This impact of football on the lives of young men is what The Jersey Effect is all about. Hunter Smith knows this subject very well. He was an outstanding football player who enjoyed success at every level of the sport. Hunter played in a tremendous high school program in Sherman, Texas, and then went on to star at Notre Dame. He played twelve years in the NFL, punting for the Indianapolis Colts and Washington Redskins. For seven of those years, I had the pleasure of coaching him with the Colts, and I got to watch him grow not only as a player, but as a husband, as a father, and as a man. Hunter was able to navigate the emotional roller coaster of big-time football—from highs like winning a Super Bowl to lows like fumbling a snap that cost his team a chance at victory (and he truly grew from both). This book describes how he was able to do that and not get swallowed up by success or disappointment.
It’s my belief that young people involved in sports need to grow academically, athletically, socially, and spiritually. That should be the goal of parents, teachers, counselors, and coaches. Unfortunately, as a professional coach, I saw too many examples of young men who had developed athletically but hadn’t grown in the other three areas. And that’s what leads to the frightening statistics mentioned previously. The Jersey Effect speaks to parents about the importance of not neglecting our children’s academic, social, and spiritual lives.
This book was also written with the young athlete in mind. Young men and women who are reaching for the stars are naturally driven. They thirst for the thrill and excitement of heated competition. They quest for the attainment of physical fitness and agility of mind when it comes to the sport of their choosing. And through it all, they need the love and guidance of parents, mentors, and coaches to avoid the pitfalls that often come when they strive to be the very best at what they set out to do. A message that is just as important, or even more so, is the need to find and keep a fully engaged relationship with Jesus Christ.
The Jersey Effect deals with many of the dynamics and issues that our boys are facing today, whether they’re athletes or not. Hunter and coauthor Darrin Gray, who works with an organization called All Pro Dad, do a great job of mapping out the best way for boys to navigate that journey to manhood, one that starts with following the spiritual guidance of Jesus Christ.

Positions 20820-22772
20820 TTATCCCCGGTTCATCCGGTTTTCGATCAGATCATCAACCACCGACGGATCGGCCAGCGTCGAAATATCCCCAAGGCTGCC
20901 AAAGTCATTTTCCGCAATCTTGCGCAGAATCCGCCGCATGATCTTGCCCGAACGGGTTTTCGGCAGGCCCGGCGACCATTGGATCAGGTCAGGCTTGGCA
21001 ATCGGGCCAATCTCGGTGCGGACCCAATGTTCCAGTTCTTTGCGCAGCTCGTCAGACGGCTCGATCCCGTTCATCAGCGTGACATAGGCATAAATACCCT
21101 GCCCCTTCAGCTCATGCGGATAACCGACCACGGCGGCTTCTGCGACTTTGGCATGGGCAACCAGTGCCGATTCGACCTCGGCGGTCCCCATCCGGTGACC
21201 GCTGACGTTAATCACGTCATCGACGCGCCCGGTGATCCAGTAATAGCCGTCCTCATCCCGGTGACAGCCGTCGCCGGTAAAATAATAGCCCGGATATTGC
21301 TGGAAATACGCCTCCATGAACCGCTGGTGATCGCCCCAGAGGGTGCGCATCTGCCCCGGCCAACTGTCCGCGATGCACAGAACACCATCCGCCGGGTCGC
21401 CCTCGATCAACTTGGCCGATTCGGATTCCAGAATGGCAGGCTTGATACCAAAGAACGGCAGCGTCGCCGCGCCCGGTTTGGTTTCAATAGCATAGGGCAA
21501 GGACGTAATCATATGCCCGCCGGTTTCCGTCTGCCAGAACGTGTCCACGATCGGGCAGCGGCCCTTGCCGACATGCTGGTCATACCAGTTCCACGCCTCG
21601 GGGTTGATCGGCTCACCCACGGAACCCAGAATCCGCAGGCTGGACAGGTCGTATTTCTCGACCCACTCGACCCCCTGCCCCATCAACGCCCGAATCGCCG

After Hunter’s first son was born, he and I had a lot of conversations about parenting and fatherhood. Now that his son is getting to the point where he is interested in football, we’ve talked about youth leagues and what should be emphasized in youth coaching. I know this is a passion for him, and he wanted to share with people how he and some of his teammates got the most out of their experiences in the game. If you have a son that is interested in sports or you work with young people in any capacity, this book will help you look at the process a little differently and aid you in helping them build the character we want them all to possess.
Former head coach of the Super Bowl XLI Champion Indianapolis Colts
NBC Sunday Night Football commentator
Author of the best-selling books Quiet Strength, Uncommon, and The Mentor Leader
HUNTER SMITH is a unique blend of performing artist and professional athlete. He’s a committed Christian, twelve-year NFL veteran, Super Bowl champion, public speaker, worship leader, pastor, Billboard top 20 Christian AC singer/songwriter of The Hunter Smith Band, renowned storyteller, and most recently author of The Jersey Effect, a book designed to teach important life lessons to athletes, coaches, and parents about how to keep sports in proper perspective.
He was a multisport standout from Sherman High School and two-time Texas All State selection in football. Coming out of high school he was highly recruited and chose the University of Notre Dame, where he played multiple positions for head coach Lou Holtz. Hunter punted every game of his four-year career and graduated in 1999 with a degree in theology and sociology.